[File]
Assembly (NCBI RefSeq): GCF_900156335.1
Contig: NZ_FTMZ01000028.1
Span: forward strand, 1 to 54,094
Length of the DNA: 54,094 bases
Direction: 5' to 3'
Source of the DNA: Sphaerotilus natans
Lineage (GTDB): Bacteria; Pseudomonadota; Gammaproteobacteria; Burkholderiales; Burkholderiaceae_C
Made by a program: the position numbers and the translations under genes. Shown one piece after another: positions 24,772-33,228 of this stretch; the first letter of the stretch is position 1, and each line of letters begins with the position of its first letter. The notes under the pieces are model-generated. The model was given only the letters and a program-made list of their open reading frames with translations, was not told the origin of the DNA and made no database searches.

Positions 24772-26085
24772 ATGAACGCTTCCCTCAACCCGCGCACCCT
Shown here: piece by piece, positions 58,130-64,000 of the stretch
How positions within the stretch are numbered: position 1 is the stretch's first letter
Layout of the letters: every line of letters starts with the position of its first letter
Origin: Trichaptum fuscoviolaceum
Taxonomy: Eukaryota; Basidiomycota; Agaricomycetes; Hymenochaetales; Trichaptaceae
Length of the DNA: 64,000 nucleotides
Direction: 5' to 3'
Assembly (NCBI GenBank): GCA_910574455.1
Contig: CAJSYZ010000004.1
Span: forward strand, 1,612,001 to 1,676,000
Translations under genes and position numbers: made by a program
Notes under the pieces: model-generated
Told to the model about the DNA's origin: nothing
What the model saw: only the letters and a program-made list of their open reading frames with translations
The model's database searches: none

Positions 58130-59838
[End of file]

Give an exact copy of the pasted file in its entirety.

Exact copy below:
Assembly (NCBI RefSeq): GCF_900156335.1
Contig: NZ_FTMZ01000028.1
Span: forward strand, 1 to 54,094
Length of the DNA: 54,094 bases
Direction: 5' to 3'
Source of the DNA: Sphaerotilus natans
Lineage (GTDB): Bacteria; Pseudomonadota; Gammaproteobacteria; Burkholderiales; Burkholderiaceae_C
Made by a program: the position numbers and the translations under genes. Shown one piece after another: positions 24,772-33,228 of this stretch; the first letter of the stretch is position 1, and each line of letters begins with the position of its first letter. The notes under the pieces are model-generated. The model was given only the letters and a program-made list of their open reading frames with translations, was not told the origin of the DNA and made no database searches.

Positions 24772-26085
24772 ATGAACGCTTCCCTCAACCCGCGCACCCT
Shown here: piece by piece, positions 58,130-64,000 of the stretch
How positions within the stretch are numbered: position 1 is the stretch's first letter
Layout of the letters: every line of letters starts with the position of its first letter
Origin: Trichaptum fuscoviolaceum
Taxonomy: Eukaryota; Basidiomycota; Agaricomycetes; Hymenochaetales; Trichaptaceae
Length of the DNA: 64,000 nucleotides
Direction: 5' to 3'
Assembly (NCBI GenBank): GCA_910574455.1
Contig: CAJSYZ010000004.1
Span: forward strand, 1,612,001 to 1,676,000
Translations under genes and position numbers: made by a program
Notes under the pieces: model-generated
Told to the model about the DNA's origin: nothing
What the model saw: only the letters and a program-made list of their open reading frames with translations
The model's database searches: none

Positions 58130-59838